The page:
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ski wear fabric

sunnycenter | Posted in Fabric and Trim on

I’d like to make some ski wear, mainly a jacket and pants. Doe’s anyone know a good source for the fabric, batting etc. I’d like to alter some regular commercial jacket patterns to be like the stuff the skiers and snowboarders are now wearing on the slopes. Some of that ski wear is expensive, like $400 for a nice jacket. As they are not that puffy and filled with feathers anymore it seems like it just might be possible.


    1. sunnycenter | | #2

      Oh those look great. I guess it's necessary to get the samples.But just knowing they are available is great! Thanks!

      1. jjgg | | #3

        Your welcome. I've ordered stuff from Outdoor Wilderness but never from Seattle fabrics. I've had great service from OWF. There are other sources as well.

      2. Teaf5 | | #4

        Unless you're an unusual size, it's not much cheaper to make skiwear than it is to find it at end-of-season or online sales.  The specialized fabrics, zippers and fasteners are expensive, and then you have to deal with fitting and all the different features--pockets, plackets, snow baffles--that are so useful in ready-made skiwear.

        I just saw my ideal $400 ski jacket on the rack of an off-price retailer for $35, and the same one is available in a major online sporting goods vendor right now for $79.  The raw materials for that particular model--if I could find them all--would probably add up to at least $200, and even then, it wouldn't have a manufacturer's guarantee, and I wouldn't know till I finished how well if fit.

        1. scrubble4 | | #6

          Hi:  I totally agree with buying specialized outdoor wear. 

          My outdoor passion is biking which I do here in NOT SUNNY Vancouver BC 12 months of the year.  I thought I would make my own raingear, just so it fit really well.  Boy the cost was enormous.  I decided to go with top-end, on-sale, raincoats and pants. 

          Also, the details for these specialized outdoor outfits such as:making sure the seams are sealed, getting all that reflective tape on smoothly, expense of top line zippers, inside pockets, velcro closings, elastic thumb holder, zipper vents under the sleeves and in the back etc. also made me realize sewing them would not be a walk in the park.  I decided to put my sewing time into fashion outfits and leave this specialized area to the experts.  

          While purchased raingear probably doesn't fit quite as well as I could if I was making them, all parts on them work really well which I really appreciate in a rainstorm. 

          Just my thoughts and experience.  Scrubble4

  1. mainestitcher | | #5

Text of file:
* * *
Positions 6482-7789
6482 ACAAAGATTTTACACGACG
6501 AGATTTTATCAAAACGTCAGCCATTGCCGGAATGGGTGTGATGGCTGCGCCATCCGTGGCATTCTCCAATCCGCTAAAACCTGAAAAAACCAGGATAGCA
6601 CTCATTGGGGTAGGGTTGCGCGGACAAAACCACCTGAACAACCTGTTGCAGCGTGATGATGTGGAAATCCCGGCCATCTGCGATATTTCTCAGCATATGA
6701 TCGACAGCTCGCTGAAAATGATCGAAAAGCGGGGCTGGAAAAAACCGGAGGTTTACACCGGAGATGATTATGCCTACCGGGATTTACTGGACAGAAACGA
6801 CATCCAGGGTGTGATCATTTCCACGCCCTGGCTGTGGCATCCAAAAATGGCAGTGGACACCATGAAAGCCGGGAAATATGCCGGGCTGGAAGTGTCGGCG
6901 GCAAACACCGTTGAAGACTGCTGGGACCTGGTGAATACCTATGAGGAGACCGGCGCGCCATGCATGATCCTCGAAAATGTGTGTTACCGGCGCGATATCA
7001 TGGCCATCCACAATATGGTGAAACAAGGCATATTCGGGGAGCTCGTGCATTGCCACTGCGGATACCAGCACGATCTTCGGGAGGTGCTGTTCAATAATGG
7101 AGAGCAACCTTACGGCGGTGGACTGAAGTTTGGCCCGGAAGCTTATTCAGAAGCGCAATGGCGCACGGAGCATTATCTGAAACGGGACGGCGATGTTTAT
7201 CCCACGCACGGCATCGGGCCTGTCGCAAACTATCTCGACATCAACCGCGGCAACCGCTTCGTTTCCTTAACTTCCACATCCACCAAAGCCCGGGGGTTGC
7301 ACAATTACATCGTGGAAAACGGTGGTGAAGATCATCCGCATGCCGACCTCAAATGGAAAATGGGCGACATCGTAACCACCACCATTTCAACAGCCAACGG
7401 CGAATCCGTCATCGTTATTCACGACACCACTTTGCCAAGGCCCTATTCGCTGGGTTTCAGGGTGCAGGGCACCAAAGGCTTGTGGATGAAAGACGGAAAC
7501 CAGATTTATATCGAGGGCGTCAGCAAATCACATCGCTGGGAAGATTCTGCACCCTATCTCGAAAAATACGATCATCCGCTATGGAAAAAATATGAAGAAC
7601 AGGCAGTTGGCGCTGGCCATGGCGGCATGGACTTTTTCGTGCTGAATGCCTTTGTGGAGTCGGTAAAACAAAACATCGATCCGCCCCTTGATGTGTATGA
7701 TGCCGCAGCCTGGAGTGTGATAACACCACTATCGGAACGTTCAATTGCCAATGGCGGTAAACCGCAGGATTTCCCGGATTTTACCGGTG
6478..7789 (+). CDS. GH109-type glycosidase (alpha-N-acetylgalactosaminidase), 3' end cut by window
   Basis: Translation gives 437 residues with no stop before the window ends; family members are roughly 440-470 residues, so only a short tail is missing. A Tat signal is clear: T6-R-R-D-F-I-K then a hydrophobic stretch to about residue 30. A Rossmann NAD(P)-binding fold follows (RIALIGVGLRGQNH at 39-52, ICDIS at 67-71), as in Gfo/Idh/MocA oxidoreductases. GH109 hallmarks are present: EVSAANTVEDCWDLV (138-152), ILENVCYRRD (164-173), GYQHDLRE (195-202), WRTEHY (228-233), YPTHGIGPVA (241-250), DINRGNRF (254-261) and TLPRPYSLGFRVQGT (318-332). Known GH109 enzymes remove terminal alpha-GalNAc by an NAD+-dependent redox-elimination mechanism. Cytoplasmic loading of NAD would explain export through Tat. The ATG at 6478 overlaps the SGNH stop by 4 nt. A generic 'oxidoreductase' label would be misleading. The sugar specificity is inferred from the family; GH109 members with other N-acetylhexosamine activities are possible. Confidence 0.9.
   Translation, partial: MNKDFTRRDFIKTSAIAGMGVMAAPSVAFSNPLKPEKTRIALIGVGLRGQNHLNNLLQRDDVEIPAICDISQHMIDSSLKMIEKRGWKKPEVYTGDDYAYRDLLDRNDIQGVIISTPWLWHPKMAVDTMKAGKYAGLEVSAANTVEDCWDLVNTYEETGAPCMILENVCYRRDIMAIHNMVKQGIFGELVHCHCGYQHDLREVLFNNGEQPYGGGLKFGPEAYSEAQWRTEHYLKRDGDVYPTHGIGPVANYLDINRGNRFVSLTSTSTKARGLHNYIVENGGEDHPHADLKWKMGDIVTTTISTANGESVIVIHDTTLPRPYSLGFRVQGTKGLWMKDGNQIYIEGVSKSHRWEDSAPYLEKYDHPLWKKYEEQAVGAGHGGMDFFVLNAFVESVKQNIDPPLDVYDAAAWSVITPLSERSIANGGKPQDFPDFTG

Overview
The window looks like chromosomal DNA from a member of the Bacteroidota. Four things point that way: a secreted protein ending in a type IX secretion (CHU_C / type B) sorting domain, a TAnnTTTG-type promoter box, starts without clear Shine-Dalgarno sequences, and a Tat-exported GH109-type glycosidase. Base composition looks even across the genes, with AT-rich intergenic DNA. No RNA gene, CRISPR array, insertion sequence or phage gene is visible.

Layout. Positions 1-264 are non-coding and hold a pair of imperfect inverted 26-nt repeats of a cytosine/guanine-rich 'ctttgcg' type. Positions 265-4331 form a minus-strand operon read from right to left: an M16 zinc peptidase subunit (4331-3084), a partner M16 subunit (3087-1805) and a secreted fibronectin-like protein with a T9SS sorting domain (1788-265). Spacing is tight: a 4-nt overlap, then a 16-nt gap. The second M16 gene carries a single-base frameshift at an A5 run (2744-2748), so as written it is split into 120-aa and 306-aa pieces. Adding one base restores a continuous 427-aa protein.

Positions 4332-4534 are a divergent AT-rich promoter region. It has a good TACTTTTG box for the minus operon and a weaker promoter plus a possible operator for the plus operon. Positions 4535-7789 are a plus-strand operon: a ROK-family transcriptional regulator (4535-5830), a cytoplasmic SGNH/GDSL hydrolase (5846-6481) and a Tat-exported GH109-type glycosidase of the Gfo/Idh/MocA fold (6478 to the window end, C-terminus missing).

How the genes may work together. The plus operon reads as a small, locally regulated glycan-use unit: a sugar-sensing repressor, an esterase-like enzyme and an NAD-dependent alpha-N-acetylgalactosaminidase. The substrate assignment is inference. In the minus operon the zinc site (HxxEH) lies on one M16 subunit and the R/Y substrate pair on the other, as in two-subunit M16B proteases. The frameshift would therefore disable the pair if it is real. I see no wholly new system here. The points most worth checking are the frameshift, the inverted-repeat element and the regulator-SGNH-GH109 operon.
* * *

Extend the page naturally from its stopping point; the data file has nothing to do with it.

I'll second Teal's opinion.  My winter jacket, (not ski wear, just a jacket) contains and outer fabric, four different lining fabrics, five pockets with velcro, one that zips, cord locks and I don't know how many snaps.  To make one seems to be re-creating the wheel.

  2. nmog | | #7

    You could always try Textile OUtfitters in Calgary, Alberta, Canada. Their website is
    and their service is great. They really know their stuff!

    1. sunnycenter | | #8

      Thanks for all the links and the input about the time and money ratio involved when buying this stuff as ready to wear on sale. It's so true, so often we can buy what we sew for so much less than it costs to sew it up ourselves. While I definitely try to be fashion conscious and use a good design sense when I make something, I have to say that for me, the main reason I sew is to feel that I made something myself, whatever it is. I simply feel empowered knowing it didn't come from a factory or worse yet a sweat shop. Of course there is a point where I have to draw the line. I see some of this active wear has details that obviously require industrial equipment to make, but other than that, I think it is cool to be a part of creating what I use. I think it's a big piece of what is missing in todays world...
      That said... I still buy some of my clothes! But I feel great about what I can make.

      1. Teaf5 | | #9

        If you have the time and funding to make everything from scratch, go for it! 

        Like many posters here, I have to squeeze sewing time into a life with a full-time profession, parenting, home maintenance, volunteer work, and yardwork, so I reserve it for things that I can do better than RTW can. 

        And when I'm on a ski slope in 30 mph winds and temperatures in the teens, I am very, very grateful for all the technology, specialized materials and techniques that are built into my skiwear!


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